In honour of the 100th anniversary of the birth of Oliver Tambo, the ANC has declared 2017 as ‘The Year of OR Tambo’. Several structures have launched Tambo Fridays to celebrate his life and contribution.
The Tambo Friday initiative seeks to deepen unity, promote an activist ANC and encourage cadre development.
It is part of the broader effort to rebuild and renew the movement.
We will profile events and leaders who demonstrate the values and qualities of OR Tambo.
Lawyer and tireless activist who paid the ultimate price for her support of the struggle.
1 January 1942 – 1 August 1985
Victoria Mxenge – lawyer and tireless activist who paid the ultimate price for her support of the struggle, gunned down in front of her children.
Victoria Mxenge was born in Tamara Village, King William’s Town, Eastern Cape on 1 January 1942. She qualified as a nurse at Victoria Hospital in 1964 and moved to KwaZulu-Natal soon after marrying lawyer and activist Griffiths Mxenge. Her husband was imprisoned on Robben Island not long after their marriage. After his release from Robben Island he was served with a two-year banning order which was followed by intermittent detentions including 109 days in solitary confinement.
Victoria completed a midwifery course at King Edward Hospital in Durban and took up service as a community nurse in Umlazi while studying law through UNISA.
In 1981, just 5 years after her husband had set up a legal practice, she got her legal qualifications, joined the practice and was subsequently admitted as an attorney. When her husband was murdered in November 1981, it fell upon her to identify his mutilated body at a government mortuary the morning after.
She vehemently refuted the claim of Police General Coetzee that the ANC had murdered her husband. The ANC issued a public statement from Lusaka decrying his murder and paying tribute to his contributions to the struggle.
Victoria carried on with the law practice after the murder of her husband, and often intervened to protect youth who were ill-treated in detention. She was part of the defence team in the 1984 treason trial against leaders of the United Democratic Front (UDF) and Natal Indian Congress in the Pietermaritzburg Supreme Court.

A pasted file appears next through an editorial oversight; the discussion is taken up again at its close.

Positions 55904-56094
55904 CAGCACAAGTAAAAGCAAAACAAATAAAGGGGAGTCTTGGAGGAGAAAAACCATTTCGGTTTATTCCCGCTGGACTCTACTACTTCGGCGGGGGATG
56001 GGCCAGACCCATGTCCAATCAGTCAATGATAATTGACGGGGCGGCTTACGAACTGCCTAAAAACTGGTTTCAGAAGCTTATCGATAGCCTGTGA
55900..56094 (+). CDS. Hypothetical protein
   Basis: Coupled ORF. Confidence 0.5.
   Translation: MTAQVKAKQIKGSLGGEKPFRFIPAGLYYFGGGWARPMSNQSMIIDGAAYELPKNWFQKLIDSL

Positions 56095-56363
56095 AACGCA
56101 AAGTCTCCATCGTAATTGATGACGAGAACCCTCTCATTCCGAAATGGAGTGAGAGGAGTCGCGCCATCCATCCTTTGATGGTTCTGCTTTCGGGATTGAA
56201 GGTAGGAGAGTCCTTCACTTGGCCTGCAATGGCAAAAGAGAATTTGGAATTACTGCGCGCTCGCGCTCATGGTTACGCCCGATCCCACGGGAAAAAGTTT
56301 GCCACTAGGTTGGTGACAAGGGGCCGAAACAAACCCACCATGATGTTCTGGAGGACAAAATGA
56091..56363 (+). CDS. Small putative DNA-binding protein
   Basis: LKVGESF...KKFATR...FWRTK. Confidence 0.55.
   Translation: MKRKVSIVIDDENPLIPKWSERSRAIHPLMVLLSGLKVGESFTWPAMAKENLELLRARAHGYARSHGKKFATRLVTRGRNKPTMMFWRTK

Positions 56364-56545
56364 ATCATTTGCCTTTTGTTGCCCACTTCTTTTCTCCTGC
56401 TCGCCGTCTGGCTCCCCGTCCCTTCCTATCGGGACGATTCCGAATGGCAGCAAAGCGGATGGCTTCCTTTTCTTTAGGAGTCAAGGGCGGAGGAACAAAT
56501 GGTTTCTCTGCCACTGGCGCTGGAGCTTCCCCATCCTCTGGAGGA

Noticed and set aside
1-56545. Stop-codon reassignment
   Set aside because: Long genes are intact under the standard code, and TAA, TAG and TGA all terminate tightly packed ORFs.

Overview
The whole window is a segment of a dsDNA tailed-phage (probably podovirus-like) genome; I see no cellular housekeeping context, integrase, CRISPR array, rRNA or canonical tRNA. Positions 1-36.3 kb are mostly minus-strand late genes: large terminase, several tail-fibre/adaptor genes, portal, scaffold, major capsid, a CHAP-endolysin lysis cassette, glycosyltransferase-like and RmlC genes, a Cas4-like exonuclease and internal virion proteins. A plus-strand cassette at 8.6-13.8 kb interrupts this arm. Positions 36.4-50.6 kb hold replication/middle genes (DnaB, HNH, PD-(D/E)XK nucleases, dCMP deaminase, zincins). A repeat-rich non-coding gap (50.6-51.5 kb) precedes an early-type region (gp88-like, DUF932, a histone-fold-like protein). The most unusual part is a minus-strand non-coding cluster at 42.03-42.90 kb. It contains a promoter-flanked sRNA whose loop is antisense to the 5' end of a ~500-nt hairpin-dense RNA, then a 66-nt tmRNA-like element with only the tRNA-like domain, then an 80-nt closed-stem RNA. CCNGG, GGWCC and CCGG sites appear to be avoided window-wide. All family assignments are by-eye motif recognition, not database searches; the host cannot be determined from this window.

Mxenge started a bursary fund in memory of her husband. She became a member of the Release Nelson Mandela Committee and the National Organisation of Women, and was Natal Treasurer of the UDF.
In July 1985 she was invited to speak at the funeral of the Craddock Four – Matthew Goniwe, Fort Calata, Sparrow Mkhonto and Sicelo Mhlauli – who were murdered by the Security Police. The funeral was attended by approximately 50 000 mourners.
Within days of the funeral speech, on 1 August 1985, four men attacked Mxenge in the driveway of her home in Umlazi, Durban, and murdered her in front of her children. She was laid to rest next to her husband at Rayi Cemetery. Messages of condolence from Nelson Mandela in prison and Oliver Tambo in exile were read at the funeral.
Her real influence had been among the youth, who loved her as their adopted mother. Two years before her murder she successfully defended students against confiscation of their results by the Department of Education. Her death was felt so strongly by the students that the day after her death they took to the streets in their thousands in protest. They also immediately called for a week-long boycott of classes in mourning.
In 1987 a magistrate refused a formal inquest hearing but argued that she had died from head injuries and been murdered by persons unknown. The Truth and Reconciliation Commission (TRC) Report on the assassination of Victoria Mxenge documents that Marvin Sefako (alias Bongi Raymond Malinga) was allegedly recruited by the security branch and that Brigadier Peter Swanepoel was his handler. Malinga confessed that he had killed Mxenge.
In 2006 both Victoria Mxenge and her husband were posthumously awarded the Order of Luthuli in Silver for excellent contributions to the field of law and sacrifices made in the fight against apartheid in South Africa.
The Victoria Mxenge Group of Advocates was officially established on 1 July 2011 and is part of the Johannesburg Society of Advocates. In the words of group leader Muzi Sikhakhane:
The naming of our Group after Victoria Mxenge is an expression of our commitment to the principles and values for which, as a lawyer, she lived and died. At the centre of all human struggles and struggles for justice in particular, must be the people, especially those on the margins of the human condition. In our daily practice as advocates we hope to be guided by the values for which Victoria Mxenge and her husband, Griffiths Mxenge, were brutally murdered by the apartheid state.
Download a FREE poster of Victoria Mxenge here.